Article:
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Experts Warn of Hard to Detect Frauds Due to AI and Deep Fakes

There’s no doubt that Artificial Intelligence (AI) has been effectively driving efficiency and productivity in making life easier for everyone. However, everyone includes those who perpetrate financial crimes, using AI and deep fake technologies in carrying out hard to detect fraudulent schemes and activities.

AI as Enabler of Scammers and Swindlers

The Federal Trade Commission (FTC) reported in February 2023 that financial scams have been on the rise. Data gathered show that compared to last year, a 19% increase in financial losses were caused by various swindling methods. In 2022 and in the US alone, consumers lost about $8.8 billion to scammers and fraudsters. The FTC report indicated that during the year, young people have been victimized more frequently than seniors.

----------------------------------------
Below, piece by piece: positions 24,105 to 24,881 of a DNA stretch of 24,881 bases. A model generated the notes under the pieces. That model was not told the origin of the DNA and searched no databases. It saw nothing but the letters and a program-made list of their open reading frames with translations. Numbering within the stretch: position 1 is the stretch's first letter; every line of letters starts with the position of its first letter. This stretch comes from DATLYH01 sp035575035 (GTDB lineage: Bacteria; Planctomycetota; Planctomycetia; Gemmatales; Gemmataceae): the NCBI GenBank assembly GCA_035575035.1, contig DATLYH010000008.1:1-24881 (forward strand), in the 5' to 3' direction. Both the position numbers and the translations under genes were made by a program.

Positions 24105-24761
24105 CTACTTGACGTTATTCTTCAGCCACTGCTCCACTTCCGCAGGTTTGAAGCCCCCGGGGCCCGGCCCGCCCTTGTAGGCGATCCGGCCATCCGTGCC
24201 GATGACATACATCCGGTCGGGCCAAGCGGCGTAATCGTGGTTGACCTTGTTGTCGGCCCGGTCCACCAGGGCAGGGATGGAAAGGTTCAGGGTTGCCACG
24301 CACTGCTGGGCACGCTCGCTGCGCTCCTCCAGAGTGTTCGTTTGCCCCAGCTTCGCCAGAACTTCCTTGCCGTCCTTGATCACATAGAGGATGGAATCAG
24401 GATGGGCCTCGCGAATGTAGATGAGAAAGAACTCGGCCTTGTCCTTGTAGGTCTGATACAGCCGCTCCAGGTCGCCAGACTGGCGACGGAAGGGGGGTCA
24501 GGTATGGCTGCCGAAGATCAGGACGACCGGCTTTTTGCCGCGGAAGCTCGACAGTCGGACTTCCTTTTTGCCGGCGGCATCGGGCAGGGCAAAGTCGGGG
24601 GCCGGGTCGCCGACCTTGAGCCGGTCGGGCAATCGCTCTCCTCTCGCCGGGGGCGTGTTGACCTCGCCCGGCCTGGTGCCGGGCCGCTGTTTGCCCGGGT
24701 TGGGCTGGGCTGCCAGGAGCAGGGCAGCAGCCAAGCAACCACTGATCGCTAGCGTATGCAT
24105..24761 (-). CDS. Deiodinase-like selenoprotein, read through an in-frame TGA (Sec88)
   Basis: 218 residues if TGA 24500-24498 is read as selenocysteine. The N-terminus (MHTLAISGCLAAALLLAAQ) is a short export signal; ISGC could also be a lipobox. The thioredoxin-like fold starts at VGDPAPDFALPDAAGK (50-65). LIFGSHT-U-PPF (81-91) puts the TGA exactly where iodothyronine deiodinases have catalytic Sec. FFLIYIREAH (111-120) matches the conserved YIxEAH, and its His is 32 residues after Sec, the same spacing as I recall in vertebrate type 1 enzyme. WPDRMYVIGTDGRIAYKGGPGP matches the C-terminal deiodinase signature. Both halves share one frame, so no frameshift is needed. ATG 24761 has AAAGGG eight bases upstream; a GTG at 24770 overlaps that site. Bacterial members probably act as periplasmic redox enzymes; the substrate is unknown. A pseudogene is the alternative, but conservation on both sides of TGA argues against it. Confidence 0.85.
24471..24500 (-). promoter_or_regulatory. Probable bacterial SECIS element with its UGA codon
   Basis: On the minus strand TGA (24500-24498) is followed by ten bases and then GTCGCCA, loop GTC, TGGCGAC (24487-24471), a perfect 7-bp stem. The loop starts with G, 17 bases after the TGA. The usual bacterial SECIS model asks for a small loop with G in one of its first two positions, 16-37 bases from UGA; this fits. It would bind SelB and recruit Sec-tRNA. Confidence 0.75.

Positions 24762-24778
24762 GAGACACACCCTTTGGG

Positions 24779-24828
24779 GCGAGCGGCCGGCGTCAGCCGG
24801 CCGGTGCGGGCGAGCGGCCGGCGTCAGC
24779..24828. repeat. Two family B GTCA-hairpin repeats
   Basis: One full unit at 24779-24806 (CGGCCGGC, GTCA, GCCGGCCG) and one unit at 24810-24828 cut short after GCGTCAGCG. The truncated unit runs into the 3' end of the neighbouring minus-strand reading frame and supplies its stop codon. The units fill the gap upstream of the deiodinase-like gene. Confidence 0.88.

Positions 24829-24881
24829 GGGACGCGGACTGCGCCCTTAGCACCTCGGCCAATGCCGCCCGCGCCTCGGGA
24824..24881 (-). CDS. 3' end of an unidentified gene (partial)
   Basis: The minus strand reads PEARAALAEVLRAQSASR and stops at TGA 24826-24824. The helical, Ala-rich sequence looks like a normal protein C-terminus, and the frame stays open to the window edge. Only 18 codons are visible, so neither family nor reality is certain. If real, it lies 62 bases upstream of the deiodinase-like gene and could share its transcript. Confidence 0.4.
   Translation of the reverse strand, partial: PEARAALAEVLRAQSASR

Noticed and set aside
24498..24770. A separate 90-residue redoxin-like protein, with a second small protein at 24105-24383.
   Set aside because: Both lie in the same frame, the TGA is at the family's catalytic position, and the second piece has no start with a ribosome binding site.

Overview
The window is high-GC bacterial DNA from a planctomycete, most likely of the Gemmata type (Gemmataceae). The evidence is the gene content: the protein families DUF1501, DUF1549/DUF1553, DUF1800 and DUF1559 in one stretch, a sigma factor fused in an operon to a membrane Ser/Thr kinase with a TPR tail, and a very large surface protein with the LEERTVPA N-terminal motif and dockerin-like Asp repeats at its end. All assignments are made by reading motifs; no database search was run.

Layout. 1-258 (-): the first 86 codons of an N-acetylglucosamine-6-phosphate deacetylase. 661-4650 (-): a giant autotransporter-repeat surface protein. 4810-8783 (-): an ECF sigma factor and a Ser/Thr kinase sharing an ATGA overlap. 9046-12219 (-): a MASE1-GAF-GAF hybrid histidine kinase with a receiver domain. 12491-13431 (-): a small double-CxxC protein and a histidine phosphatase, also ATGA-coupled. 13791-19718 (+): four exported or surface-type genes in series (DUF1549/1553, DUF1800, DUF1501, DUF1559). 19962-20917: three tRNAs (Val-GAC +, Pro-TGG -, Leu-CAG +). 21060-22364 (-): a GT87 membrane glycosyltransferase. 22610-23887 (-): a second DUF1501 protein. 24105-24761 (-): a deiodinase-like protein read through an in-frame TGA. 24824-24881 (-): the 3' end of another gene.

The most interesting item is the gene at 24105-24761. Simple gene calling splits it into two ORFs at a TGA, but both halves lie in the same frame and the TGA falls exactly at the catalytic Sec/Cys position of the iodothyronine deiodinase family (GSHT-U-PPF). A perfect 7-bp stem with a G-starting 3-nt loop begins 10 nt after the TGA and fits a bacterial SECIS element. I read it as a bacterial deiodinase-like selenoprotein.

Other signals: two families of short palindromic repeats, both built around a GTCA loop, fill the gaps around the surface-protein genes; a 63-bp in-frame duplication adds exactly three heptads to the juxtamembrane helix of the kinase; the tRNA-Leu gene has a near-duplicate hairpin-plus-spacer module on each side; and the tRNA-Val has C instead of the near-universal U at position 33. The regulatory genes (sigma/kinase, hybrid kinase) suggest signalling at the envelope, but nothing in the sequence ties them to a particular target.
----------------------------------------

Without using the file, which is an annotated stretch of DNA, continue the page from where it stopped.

Yet Kathy Stokes, director of the Fraud Watch Network of the American Association of Retired Persons (AARP), says the figures pertaining to seniors can be bigger because many of the online scams that transpired were not reported. Ms. Stokes said that the use of AI has been going on for years but they have become more sophisticated and more believable with the way they target people. Older adults are the likeliest targets, especially those with assets such as real estate, savings, retirement funds, pension and insurance benefits.

Haywood Talcove, CEO of LexisNexis Risk Solutions, a government group that performs data analytics as protection against identity theft, labels AI-supported fraud, Crime 3.0. Experts warn that generative AI and deep-fake technologies for altering facial features and voices. These could make scams and other forms of online illegal activities become totally undetectable and more difficult to track down.